“Sergeant Bartolome Barnett,” spoke the mustached man immediately to Hayden’s left. He had a creased countenance indicating some age—mid-forties if Hayden could recall. “Callsign “Beater”.” Bart’s jolly grin might have betrayed his combat prowess, though his teammates had since learned him an amiable man outside of battle. “I’m the Lieutenant’s lieutenant, if not a ‘lieutenant’ myself. I’m otherwise but a humble grenadier!” If the Sergeant had intended to jest with jargon and in turn confuse the two guests, it just might have worked.


“Corporal Drake Fliskin. Callsign “Jackal”. Sniper.” Hayden hadn’t needed to acknowledge Drake’s smirk to know that he was sporting one. For the corporal, women were either wonders to conquer with flowers and kisses or rivals to put down with wit and expensively good looks, the likes of which were maintained by a manly bearded goatee that helped flag him as someone in his early thirties. It was too soon to tell where these two women fell with him.


“Corporal Deante Lyles.” The youngest member of the fireteam was still crawling into his twenties. He drummed his fingers on the table and maintained eye contact with the two Justice operatives, before blinking himself out of what could only have been one of his trances. “Cyber Operations Specialist and Ram. I mean my callsign is “Ram”. Sorry.” He cleared his throat and that was that.


This was all feeling well to do, various individuals tossing first names, last names and ranks and titles across the table like dice, but it wasn’t over yet. While everyone had since learned of Major Kerrin Nalgiers in order to be sitting in this very Immediate Room, Hayden’s gaze now swept back over at the still silent woman who appeared to him to be the younger of the two, though perhaps around the same age as himself. As his eyes embedded within this lady’s own enigmatic gaze, he lifted his brows as though it might break the trance.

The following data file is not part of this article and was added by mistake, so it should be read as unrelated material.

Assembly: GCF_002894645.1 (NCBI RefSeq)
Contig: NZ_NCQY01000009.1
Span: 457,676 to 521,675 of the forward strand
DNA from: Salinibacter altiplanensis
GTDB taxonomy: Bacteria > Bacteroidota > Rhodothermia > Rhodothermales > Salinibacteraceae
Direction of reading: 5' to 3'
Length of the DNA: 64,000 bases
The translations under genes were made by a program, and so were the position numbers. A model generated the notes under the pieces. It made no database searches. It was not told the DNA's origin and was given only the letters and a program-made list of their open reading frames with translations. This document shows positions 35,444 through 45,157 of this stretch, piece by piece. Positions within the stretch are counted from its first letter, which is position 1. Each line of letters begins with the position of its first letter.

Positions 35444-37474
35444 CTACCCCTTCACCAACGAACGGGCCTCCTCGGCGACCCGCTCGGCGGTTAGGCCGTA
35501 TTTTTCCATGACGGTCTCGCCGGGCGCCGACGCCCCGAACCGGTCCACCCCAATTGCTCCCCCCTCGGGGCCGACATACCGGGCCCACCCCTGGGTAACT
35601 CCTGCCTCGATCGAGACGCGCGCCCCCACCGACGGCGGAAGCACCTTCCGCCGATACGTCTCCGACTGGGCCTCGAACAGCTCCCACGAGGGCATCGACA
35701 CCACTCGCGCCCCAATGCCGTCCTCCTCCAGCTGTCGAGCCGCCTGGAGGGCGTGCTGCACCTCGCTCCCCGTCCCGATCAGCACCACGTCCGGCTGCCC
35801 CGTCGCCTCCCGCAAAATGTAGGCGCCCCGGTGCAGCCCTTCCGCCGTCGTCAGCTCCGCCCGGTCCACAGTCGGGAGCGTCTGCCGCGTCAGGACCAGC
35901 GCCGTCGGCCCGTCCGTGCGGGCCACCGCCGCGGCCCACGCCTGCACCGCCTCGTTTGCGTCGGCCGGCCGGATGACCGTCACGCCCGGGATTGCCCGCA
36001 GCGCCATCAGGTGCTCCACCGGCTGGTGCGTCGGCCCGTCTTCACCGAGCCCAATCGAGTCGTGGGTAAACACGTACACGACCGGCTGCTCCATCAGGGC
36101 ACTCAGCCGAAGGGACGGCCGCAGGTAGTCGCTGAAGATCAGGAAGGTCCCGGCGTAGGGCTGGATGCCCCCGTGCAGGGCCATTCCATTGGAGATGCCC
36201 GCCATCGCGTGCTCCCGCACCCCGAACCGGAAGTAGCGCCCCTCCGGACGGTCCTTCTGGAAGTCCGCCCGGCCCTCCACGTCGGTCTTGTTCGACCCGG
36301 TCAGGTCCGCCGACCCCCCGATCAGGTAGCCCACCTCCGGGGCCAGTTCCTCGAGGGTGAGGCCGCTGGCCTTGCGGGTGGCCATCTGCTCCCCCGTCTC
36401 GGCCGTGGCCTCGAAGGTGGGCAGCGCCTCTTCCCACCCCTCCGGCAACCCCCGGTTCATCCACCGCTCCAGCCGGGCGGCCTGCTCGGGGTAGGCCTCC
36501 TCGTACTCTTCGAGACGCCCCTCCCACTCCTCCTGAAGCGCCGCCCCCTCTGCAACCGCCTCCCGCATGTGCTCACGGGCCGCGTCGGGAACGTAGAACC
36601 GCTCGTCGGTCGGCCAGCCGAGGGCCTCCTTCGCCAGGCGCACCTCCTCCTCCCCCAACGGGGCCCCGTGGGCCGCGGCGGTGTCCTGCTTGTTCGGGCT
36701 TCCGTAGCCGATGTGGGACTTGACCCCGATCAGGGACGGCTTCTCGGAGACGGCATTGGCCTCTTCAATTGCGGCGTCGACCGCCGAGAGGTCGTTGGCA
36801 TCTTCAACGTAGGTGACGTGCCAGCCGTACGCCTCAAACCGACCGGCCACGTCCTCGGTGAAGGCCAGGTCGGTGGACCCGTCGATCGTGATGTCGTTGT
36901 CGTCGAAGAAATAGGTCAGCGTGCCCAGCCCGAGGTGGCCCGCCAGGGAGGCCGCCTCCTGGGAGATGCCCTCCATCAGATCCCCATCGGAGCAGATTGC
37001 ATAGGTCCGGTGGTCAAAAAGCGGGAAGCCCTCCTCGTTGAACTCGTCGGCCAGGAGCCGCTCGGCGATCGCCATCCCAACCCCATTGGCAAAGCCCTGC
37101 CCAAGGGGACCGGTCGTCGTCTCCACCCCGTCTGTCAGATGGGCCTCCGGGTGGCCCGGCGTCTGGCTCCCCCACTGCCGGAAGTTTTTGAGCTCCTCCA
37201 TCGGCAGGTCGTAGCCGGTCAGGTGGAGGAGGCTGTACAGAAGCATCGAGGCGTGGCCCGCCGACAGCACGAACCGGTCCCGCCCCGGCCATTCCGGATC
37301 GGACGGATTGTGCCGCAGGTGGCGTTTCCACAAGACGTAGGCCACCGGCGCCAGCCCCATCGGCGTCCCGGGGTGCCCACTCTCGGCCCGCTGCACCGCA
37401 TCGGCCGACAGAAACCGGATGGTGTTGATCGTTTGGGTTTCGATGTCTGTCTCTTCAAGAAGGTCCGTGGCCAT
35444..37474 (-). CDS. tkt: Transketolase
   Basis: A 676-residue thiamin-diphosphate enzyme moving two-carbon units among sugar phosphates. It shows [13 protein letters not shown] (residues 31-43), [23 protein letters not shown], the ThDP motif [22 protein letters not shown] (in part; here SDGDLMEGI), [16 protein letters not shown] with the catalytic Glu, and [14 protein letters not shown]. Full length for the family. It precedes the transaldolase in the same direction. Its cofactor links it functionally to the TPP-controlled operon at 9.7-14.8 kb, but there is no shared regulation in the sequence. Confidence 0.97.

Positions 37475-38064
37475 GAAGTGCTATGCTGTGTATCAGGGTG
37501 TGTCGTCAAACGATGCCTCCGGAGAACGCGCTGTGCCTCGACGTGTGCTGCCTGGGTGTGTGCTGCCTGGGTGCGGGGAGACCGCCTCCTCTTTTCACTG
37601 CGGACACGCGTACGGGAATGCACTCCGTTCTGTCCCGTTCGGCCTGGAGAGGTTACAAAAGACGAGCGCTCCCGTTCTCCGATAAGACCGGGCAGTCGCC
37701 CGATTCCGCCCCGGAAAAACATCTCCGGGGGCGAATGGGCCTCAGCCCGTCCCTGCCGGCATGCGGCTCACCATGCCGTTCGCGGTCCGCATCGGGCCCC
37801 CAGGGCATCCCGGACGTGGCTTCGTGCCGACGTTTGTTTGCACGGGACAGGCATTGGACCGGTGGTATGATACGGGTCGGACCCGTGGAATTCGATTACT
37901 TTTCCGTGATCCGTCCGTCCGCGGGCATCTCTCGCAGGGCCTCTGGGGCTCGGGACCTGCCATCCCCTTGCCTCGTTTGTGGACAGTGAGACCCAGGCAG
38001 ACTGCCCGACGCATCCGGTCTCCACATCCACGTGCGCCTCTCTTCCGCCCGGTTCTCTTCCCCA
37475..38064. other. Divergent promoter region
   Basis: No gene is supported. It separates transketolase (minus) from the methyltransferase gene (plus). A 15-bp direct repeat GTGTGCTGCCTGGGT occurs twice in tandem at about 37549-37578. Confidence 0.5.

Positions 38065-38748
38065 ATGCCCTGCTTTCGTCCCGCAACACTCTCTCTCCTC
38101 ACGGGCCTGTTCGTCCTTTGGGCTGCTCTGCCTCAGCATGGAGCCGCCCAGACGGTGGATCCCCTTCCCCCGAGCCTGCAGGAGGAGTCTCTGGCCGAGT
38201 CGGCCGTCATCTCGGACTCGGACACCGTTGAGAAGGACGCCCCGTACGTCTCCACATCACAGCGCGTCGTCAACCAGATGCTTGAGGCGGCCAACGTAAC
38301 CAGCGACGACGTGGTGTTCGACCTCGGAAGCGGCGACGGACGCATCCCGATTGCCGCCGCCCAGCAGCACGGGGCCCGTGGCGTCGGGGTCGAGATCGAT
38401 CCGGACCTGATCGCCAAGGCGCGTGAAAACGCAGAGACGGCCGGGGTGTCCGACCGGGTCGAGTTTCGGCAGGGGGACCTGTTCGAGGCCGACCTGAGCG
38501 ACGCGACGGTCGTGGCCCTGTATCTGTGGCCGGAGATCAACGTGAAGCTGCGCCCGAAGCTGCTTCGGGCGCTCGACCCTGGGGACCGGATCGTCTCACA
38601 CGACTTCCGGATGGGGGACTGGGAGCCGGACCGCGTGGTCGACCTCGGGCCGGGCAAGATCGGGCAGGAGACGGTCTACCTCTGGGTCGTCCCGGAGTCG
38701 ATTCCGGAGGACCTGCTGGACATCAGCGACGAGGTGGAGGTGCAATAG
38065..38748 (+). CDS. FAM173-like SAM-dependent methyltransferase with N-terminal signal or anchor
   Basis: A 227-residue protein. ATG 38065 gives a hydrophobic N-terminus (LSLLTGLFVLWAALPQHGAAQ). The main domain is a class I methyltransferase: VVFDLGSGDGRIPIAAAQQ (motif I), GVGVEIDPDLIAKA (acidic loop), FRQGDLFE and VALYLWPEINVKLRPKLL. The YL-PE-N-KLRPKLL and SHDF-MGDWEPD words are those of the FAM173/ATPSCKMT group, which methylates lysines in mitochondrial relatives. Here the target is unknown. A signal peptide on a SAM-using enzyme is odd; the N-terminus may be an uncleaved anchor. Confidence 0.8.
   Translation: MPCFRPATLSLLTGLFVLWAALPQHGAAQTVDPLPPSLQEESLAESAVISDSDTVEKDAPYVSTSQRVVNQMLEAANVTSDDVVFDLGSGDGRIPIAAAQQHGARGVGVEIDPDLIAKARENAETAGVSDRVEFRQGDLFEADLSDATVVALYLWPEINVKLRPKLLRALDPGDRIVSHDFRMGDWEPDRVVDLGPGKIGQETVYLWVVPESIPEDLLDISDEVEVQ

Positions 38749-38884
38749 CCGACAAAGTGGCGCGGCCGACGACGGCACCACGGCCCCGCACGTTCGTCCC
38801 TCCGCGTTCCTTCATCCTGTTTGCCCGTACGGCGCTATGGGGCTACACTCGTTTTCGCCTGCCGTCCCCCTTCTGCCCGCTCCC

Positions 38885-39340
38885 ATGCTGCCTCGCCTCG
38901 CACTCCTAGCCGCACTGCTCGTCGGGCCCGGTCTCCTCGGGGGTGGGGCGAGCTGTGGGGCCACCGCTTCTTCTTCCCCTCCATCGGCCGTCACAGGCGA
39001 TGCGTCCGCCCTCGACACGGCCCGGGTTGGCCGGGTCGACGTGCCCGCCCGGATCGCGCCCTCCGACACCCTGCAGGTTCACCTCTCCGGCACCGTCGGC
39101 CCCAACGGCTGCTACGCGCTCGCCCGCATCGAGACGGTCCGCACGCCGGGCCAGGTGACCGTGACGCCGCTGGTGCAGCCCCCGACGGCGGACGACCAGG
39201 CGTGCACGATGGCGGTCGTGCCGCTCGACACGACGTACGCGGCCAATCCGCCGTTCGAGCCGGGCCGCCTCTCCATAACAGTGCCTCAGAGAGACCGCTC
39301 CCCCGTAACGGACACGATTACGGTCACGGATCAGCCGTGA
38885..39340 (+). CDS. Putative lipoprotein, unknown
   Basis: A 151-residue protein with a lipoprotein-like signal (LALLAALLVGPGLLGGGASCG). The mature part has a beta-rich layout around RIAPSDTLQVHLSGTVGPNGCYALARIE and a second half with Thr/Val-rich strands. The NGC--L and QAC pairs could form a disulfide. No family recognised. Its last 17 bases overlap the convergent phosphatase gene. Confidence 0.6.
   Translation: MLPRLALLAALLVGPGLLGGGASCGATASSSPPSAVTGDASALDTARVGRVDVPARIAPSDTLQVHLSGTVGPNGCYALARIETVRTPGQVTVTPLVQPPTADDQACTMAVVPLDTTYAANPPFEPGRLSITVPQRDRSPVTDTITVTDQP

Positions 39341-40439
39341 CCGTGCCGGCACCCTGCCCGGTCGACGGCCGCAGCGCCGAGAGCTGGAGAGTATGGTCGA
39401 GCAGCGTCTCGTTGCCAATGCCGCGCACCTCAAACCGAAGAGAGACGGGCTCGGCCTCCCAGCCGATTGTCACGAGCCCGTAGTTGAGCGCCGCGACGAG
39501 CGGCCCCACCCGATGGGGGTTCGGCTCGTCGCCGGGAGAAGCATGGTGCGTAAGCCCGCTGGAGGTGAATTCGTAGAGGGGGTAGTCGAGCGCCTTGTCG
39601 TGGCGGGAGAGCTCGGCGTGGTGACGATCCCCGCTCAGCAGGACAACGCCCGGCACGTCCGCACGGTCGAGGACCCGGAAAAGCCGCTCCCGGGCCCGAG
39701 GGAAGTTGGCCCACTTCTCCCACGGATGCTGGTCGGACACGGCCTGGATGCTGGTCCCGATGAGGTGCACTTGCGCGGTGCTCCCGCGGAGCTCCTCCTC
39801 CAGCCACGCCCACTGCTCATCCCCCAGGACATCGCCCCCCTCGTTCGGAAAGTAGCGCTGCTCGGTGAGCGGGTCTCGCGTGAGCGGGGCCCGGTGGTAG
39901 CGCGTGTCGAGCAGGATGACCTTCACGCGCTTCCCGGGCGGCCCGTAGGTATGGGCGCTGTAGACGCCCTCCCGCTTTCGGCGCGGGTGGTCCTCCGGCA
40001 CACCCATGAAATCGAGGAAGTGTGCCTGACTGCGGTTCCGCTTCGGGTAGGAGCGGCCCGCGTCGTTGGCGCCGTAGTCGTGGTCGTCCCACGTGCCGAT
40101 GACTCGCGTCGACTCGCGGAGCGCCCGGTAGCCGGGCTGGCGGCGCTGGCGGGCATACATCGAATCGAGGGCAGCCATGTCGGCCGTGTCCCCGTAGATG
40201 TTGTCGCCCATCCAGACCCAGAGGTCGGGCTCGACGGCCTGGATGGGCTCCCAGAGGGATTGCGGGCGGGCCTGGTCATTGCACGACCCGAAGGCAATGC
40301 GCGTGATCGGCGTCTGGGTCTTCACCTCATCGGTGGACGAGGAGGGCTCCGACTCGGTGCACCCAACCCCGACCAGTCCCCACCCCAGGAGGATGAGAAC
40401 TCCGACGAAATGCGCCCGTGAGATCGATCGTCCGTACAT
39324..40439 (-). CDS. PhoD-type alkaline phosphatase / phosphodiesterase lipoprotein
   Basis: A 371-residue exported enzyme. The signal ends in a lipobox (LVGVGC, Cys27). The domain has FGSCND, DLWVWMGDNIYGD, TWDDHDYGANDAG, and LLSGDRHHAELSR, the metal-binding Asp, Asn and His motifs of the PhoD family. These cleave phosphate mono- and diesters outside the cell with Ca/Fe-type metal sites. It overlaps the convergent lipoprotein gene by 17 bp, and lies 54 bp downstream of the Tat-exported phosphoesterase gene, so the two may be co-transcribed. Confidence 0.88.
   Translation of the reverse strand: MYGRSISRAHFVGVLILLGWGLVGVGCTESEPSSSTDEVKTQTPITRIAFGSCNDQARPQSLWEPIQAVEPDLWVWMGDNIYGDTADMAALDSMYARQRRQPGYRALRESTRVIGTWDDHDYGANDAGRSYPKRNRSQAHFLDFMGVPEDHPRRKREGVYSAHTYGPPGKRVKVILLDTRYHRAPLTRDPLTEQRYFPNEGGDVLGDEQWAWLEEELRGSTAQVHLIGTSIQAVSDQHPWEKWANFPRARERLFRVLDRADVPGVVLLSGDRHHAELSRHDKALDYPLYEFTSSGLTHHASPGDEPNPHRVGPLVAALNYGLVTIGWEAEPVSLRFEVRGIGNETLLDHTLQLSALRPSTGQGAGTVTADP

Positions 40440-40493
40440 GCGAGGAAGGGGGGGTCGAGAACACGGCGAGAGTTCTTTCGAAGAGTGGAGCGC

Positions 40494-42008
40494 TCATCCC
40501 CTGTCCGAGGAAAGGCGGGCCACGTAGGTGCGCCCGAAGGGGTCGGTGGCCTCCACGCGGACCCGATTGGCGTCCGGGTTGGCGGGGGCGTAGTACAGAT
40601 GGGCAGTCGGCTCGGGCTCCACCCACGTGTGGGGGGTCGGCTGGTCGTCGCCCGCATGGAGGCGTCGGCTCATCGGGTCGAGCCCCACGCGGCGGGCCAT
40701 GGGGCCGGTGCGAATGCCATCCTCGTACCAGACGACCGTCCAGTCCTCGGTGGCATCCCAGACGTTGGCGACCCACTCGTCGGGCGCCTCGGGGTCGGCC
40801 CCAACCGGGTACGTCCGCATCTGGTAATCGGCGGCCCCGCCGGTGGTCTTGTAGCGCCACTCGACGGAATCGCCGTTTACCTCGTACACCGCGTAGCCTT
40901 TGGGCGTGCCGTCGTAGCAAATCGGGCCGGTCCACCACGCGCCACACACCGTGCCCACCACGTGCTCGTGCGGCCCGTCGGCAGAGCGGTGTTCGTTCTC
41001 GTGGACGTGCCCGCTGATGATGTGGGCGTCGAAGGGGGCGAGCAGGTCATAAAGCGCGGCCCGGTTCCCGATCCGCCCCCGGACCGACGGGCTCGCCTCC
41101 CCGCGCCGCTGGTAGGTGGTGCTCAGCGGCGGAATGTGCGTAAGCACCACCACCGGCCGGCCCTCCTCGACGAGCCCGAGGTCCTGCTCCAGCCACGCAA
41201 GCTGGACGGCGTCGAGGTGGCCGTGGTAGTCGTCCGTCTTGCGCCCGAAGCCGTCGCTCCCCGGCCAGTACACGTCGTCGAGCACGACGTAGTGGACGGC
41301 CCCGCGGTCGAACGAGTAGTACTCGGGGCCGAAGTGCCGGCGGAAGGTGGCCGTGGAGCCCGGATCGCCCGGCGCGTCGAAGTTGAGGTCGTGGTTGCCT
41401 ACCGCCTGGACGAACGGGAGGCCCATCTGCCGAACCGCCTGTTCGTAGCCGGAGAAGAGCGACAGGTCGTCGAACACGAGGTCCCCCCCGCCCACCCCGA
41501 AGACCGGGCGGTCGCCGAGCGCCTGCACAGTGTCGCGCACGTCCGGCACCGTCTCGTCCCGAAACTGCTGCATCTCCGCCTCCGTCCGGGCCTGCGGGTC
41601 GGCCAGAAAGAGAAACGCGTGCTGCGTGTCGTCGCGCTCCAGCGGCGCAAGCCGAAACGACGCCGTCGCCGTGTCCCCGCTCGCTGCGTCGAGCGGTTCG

Hayden’s smile had returned as she finally spilled the beans, at least her name if not her reason for being here. Maybe she and her friend are as in the dark as we are. The name “Levi” was a little lost on him as to how it fit with her other two. “Ripken”, meanwhile, sounded far too intimidating for so petite a person, at least from his point of view. As her hand extended, Hayden might have reached over the table to greet it, but of course it had to have been the token playboy who sat most parallel. This time, Hayden caught the grin on Drake’s face.


Jackal.The word almost oozed with seduction. Drake would attempt to keep Levi’s hand in his for a moment longer than was formal, probably debating whether to kiss her knuckles, before releasing it.


Said and done, done and said. Now it was Hayden’s turn to drum his fingers on the polished table. He checked his watch again. It was certainly past nine o’clock. He felt Kerrin’s bearing gaze before he met it with his own and promptly looked away.


“Soo…” Drum-drum-drum. The Lieutenant’s dark brown eyes looked from one Justice operative to the other. “...Either of you play poker?”